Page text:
Although Begum may not be de jure stateless, since the laws of Bangladesh afford her citizenship, there is reason to believe she is de facto stateless due to Bangladesh’s stated refusal to recognise her as a citizen. With Bangladeshi officials stating they will refuse her entry, and that she is not and never was a citizen, there is cause for concern that the UK’s deprivation of her citizenship will render her stateless in effect. She would not have access to a passport, consular protection abroad, or a country to which she could return or settle. Without many of the rights and privileges we have come to expect to go hand in hand with citizenship, an individual is stateless in effect, even if the laws state otherwise.
In a case in 2013, the Supreme Court affirmed a decision of the SIAC in a similar case to Begum’s. A British-Vietnamese man appealed the decision of the SIAC to strip him of UK citizenship, because the Vietnamese authorities stated he was not Vietnamese and barred his entry into the country. The Court of Appeal noted that the word “stateless” in UK law refers only to de jure statelessness, and does not prohibit the UK from stripping an individual of citizenship where it would render him de facto stateless. It notes that only the law and settled policy of a country should be considered when determining whether an individual is or would be stateless.
Begum, and others in her position, will not be given citizenship, a passport, or entry into a country in which to live. She will remain unprotected by any government and will remain isolated and vulnerable. She will be de facto stateless. In making grave decisions of deprivation of citizenship, states should be as concerned about creating de facto stateless persons as they are about creating de jure stateless persons. Laws must be enforced and carried out, and where states or leaders refuse to enforce those laws by their plain language, we must respond to their actions regardless of the law itself.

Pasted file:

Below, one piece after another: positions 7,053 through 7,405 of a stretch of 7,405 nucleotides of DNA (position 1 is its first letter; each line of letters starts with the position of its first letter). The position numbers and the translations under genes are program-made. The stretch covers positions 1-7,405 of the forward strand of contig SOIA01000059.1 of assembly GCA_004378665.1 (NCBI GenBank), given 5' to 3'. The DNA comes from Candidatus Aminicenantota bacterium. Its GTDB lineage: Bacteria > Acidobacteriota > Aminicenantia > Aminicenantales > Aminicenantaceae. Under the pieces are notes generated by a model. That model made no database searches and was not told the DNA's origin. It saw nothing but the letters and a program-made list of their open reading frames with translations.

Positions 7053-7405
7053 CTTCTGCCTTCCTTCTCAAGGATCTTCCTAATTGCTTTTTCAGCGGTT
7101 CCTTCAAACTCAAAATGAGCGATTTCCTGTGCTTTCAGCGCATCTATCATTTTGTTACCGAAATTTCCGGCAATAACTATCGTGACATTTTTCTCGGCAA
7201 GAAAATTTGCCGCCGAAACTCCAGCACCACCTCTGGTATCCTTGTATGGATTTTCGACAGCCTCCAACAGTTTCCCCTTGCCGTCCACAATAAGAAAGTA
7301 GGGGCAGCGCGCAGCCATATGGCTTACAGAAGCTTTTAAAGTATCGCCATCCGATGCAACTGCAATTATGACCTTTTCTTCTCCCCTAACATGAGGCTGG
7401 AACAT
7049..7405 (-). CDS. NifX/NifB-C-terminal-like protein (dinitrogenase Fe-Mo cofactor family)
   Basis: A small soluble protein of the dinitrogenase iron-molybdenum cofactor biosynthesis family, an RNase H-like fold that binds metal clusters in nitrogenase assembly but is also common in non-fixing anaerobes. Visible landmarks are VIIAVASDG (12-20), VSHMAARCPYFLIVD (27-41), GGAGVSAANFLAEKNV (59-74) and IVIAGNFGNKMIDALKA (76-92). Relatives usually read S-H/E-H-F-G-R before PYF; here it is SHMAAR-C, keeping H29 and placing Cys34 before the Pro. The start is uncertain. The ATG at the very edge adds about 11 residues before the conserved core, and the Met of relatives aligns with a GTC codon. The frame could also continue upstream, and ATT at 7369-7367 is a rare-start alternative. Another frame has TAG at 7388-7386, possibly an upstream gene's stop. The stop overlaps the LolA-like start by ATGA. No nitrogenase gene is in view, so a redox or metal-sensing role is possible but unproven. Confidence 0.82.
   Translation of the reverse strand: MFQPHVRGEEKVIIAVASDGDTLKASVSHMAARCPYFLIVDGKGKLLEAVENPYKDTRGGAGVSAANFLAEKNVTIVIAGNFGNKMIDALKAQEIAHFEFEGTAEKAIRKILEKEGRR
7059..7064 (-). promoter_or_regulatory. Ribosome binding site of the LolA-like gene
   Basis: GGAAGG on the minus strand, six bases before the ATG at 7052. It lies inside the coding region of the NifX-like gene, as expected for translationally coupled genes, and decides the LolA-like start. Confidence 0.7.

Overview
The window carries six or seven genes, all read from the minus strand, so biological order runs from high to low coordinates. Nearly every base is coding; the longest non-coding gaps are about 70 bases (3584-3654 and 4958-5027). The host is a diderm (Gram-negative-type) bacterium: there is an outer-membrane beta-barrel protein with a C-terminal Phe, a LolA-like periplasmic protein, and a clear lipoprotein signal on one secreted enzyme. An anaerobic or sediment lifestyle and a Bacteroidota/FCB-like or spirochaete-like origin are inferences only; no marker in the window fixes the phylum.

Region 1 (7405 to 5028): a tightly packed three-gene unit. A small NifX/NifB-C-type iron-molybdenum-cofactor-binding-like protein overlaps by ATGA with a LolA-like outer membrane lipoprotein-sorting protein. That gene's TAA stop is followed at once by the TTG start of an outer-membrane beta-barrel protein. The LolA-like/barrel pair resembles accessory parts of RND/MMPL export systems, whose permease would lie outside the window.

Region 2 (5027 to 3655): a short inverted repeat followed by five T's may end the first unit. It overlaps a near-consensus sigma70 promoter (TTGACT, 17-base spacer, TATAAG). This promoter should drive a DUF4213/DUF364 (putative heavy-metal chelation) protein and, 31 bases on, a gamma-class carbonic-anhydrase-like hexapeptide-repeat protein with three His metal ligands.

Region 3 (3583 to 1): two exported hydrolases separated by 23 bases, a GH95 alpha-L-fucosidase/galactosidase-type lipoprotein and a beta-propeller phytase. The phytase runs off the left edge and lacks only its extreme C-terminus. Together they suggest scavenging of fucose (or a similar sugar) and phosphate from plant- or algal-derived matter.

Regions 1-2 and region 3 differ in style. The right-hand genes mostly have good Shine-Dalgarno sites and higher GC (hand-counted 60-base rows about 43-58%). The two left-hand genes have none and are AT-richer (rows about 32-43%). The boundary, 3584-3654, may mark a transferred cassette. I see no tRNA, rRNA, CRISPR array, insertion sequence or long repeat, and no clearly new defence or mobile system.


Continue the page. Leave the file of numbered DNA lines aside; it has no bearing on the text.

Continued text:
The UK stripped a total of 104 people of citizenship in 2017 alone, nearly ten times the number in 2016. With an increasingly transitory population in a world where international law constrains the actions of states very little with regard to citizenship, we should be concerned about individuals who are rendered stateless, either de facto or de jure. The words and actions of states with regard to implementation of their own citizenship laws, and not only the laws themselves, ought to be given significant weight if we are to truly address the issue of statelessness.
as neither the laws of the UK nor international instruments make this
distinction, the SIAC likely will examine only the laws of Bangladesh. In
accordance with past practice, the SIAC likely will determine that the law
states Begum is a Bangladeshi citizen, and, regardless of the statements or
actions of officials, that the UK is legally allowed to strip Begum of her UK
citizenship, since she would not be rendered de jure stateless. However, they should make a holistic
determination based on laws, policies, and public statements of Bangladesh and
recognise that she is in effect stateless.
 For background information on this case, see Vikram Dodd, Shamima Begum family challenge Javid’s citizenship decision, The Guardian (20 March 2019), available at: https://www.theguardian.com/uk-news/2019/mar/20/shamima-begum-family-challenge-sajid-javid-over-citizenship-decision.
 Nationality, Immigration and Asylum Act 2002 [UK] (7 November 2002), art. 40(2).
 Universal Declaration of Human Rights (10 December 1948), UN General Assembly resolution 217A (III), UN Doc A/RES/3/217 A, art. 15(2).
 Convention on the Reduction of Statelessness (13 August 1961) 989 UNTS 175, art. 1.
 1951 Bangladesh Citizenship Act [Bang.] (12 April 1951), art. 3(a).
 Id. at art. 14.
 Statutory Regulatory Order (SRO) [Bang.] No. 69 Law/2008 (2008 Instruction).